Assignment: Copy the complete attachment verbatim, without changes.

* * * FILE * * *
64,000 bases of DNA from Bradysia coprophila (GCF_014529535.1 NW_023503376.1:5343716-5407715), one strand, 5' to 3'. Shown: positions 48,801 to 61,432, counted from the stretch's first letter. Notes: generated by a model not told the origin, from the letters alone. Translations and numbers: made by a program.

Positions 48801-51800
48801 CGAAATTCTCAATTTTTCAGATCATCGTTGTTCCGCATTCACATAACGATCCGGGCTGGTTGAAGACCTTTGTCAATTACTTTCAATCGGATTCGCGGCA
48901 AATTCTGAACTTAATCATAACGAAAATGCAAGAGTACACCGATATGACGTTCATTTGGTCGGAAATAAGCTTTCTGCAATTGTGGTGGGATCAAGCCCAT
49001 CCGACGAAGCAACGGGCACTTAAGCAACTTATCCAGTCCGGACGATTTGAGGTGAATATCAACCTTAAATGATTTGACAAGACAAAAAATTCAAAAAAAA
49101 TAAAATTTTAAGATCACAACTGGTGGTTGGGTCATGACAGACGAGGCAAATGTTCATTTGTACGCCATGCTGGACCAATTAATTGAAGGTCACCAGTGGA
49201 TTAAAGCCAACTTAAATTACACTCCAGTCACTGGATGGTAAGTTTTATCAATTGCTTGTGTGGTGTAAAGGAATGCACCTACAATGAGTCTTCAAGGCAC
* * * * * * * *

64,000 bases of DNA from Bradysia coprophila (GCF_014529535.1 NW_023503376.1:5343716-5407715), one strand, 5' to 3'. Shown: positions 48,801 to 61,432, counted from the stretch's first letter. Notes: generated by a model not told the origin, from the letters alone. Translations and numbers: made by a program.

Positions 48801-51800
48801 CGAAATTCTCAATTTTTCAGATCATCGTTGTTCCGCATTCACATAACGATCCGGGCTGGTTGAAGACCTTTGTCAATTACTTTCAATCGGATTCGCGGCA
48901 AATTCTGAACTTAATCATAACGAAAATGCAAGAGTACACCGATATGACGTTCATTTGGTCGGAAATAAGCTTTCTGCAATTGTGGTGGGATCAAGCCCAT
49001 CCGACGAAGCAACGGGCACTTAAGCAACTTATCCAGTCCGGACGATTTGAGGTGAATATCAACCTTAAATGATTTGACAAGACAAAAAATTCAAAAAAAA
49101 TAAAATTTTAAGATCACAACTGGTGGTTGGGTCATGACAGACGAGGCAAATGTTCATTTGTACGCCATGCTGGACCAATTAATTGAAGGTCACCAGTGGA
49201 TTAAAGCCAACTTAAATTACACTCCAGTCACTGGATGGTAAGTTTTATCAATTGCTTGTGTGGTGTAAAGGAATGCACCTACAATGAGTCTTCAAGGCAC